Bill Promoting Civics Education Advances in Senate Education Committee
The bill follows legislation passed by the General Assembly in 2012 which restored the teaching of project-based civics and required the assessment of student progress between grades 4 and 8 and between grades 8 and 12.
The legislation approved by the Education Committee calls on local education agencies to utilize 25 to 50 of the 100 questions posed by the U.S. Citizenship and Immigration Services in the citizenship test. The test, which would be administered during high school, may be taken by the student multiple times until he or she scores at least 70 percent as required for graduation. Students with an Individualized Education Program (IEP) would be exempt from the requirement under certain circumstances as provided by the bill. Students will continue to receive the project-based civics assessments provided under the 2012 law.
The bill provides that schools where seniors have all made a passing grade on the civics test be recognized on the Department of Education’s website as a U.S. Civics All-Star School.
Follow this link to see a the civic questions and answers for the Naturalization test. This is very elementary stuff. I would expect every American to be able to pass this test. I would think that if someone cannot pass this test then they should consider themselves too little informed to vote and I would hope they would abstain from voting. I would like to see no student be allowed to graduate unless they can score a 95% on the test, but at least the state is promoting a minimum level of civic knowledge. That's an improvement. Below are the first five questions on the Naturalization test. Rod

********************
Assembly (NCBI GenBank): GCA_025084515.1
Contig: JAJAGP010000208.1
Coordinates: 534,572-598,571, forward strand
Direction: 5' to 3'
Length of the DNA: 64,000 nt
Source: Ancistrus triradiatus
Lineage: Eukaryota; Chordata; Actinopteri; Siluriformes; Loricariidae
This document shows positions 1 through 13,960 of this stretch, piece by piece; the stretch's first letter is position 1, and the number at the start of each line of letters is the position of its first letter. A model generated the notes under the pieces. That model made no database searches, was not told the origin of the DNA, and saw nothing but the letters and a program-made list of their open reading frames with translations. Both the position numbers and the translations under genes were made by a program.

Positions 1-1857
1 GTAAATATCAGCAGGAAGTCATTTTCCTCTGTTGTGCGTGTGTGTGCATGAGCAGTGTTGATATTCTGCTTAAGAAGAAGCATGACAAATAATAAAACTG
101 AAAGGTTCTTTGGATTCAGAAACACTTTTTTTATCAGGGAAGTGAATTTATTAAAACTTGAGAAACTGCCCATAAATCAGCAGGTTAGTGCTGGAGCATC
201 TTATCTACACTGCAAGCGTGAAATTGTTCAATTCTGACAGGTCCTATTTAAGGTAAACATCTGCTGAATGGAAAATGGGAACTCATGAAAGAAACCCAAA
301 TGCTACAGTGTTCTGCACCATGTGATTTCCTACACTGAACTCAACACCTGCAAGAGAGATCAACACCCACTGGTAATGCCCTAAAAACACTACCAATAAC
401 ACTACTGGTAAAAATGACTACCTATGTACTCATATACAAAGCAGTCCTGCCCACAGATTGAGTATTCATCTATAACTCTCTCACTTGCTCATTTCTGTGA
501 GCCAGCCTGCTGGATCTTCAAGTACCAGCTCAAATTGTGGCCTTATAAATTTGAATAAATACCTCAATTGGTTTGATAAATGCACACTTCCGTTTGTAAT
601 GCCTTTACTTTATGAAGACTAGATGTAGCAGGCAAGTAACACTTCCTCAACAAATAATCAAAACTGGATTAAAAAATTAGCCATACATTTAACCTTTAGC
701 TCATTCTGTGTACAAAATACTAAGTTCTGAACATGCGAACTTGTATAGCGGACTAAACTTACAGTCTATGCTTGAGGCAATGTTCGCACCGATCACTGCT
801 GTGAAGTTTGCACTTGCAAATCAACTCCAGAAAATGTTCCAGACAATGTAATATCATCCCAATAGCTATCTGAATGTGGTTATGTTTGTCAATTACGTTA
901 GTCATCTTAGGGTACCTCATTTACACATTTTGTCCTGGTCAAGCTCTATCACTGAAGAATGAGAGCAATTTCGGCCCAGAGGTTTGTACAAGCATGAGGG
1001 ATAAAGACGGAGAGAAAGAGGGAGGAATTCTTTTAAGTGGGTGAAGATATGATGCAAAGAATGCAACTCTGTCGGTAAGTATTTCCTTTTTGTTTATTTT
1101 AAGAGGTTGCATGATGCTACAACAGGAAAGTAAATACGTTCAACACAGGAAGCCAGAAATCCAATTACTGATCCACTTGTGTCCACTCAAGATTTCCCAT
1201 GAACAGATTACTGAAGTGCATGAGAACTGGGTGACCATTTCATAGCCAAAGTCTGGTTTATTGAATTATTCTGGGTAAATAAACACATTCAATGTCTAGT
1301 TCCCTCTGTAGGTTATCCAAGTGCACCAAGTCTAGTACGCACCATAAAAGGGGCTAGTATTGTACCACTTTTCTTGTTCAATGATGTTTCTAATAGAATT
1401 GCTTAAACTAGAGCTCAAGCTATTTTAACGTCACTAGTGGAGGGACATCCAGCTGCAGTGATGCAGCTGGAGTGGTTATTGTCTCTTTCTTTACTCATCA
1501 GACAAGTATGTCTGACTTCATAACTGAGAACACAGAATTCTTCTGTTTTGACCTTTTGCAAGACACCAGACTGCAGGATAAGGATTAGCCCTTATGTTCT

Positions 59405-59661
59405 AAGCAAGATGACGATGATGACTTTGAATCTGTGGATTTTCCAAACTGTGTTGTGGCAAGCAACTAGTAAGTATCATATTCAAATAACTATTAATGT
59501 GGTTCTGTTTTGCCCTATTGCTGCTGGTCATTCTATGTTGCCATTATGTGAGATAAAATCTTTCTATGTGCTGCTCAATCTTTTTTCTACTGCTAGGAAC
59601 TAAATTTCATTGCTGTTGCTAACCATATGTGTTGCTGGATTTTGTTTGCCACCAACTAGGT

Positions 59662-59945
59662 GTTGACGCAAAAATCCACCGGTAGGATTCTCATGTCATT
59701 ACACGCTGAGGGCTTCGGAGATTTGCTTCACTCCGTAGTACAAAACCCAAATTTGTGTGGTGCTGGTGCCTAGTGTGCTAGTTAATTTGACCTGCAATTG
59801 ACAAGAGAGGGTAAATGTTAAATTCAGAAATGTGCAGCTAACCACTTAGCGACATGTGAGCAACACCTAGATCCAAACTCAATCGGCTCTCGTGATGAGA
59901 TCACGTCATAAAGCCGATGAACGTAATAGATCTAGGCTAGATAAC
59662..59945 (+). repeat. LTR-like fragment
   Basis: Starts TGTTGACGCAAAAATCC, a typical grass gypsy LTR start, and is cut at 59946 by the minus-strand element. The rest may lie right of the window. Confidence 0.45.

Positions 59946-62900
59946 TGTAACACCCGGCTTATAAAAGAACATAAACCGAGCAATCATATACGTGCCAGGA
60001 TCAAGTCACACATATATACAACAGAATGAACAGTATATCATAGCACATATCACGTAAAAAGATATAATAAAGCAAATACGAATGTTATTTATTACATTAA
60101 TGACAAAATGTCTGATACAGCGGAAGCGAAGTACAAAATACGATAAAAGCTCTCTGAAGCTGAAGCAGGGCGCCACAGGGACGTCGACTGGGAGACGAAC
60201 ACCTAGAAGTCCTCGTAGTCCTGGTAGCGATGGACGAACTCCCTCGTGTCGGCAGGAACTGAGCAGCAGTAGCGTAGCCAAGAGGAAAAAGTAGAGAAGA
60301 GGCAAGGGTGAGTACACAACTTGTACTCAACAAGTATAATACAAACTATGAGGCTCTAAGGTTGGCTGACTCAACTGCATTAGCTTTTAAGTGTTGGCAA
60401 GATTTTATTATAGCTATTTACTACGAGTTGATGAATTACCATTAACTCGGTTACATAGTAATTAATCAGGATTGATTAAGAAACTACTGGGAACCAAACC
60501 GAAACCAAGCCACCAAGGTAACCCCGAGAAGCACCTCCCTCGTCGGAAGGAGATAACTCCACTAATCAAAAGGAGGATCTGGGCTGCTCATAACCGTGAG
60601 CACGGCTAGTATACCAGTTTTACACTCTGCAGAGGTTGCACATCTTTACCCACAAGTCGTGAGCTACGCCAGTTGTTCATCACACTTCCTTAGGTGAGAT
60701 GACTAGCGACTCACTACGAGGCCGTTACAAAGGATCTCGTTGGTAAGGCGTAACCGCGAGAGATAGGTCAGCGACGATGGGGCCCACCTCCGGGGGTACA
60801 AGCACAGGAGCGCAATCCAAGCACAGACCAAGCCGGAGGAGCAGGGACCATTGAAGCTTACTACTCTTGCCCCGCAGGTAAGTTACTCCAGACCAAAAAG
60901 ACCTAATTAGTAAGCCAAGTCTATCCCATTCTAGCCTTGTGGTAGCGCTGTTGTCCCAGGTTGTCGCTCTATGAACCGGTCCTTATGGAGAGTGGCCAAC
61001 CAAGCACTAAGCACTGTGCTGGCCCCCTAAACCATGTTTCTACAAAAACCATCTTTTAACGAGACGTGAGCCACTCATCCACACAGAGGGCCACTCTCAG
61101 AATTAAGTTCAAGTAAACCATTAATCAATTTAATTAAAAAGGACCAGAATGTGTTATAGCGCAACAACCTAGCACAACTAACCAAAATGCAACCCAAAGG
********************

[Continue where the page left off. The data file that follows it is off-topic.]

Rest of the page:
A: Principles of American Democracy
1. What is the supreme law of the land?
▪ the Constitution
2. What does the Constitution do?
▪ sets up the government
▪ defines the government
▪ protects basic rights of Americans
3. The idea of self-government is in the first three words of the Constitution. What are these words?
▪ We the People
4. What is an amendment?
▪ a change (to the Constitution)
▪ an addition (to the Constitution)
5. What do we call the first ten amendments to the Constitution?
▪ the Bill of Rights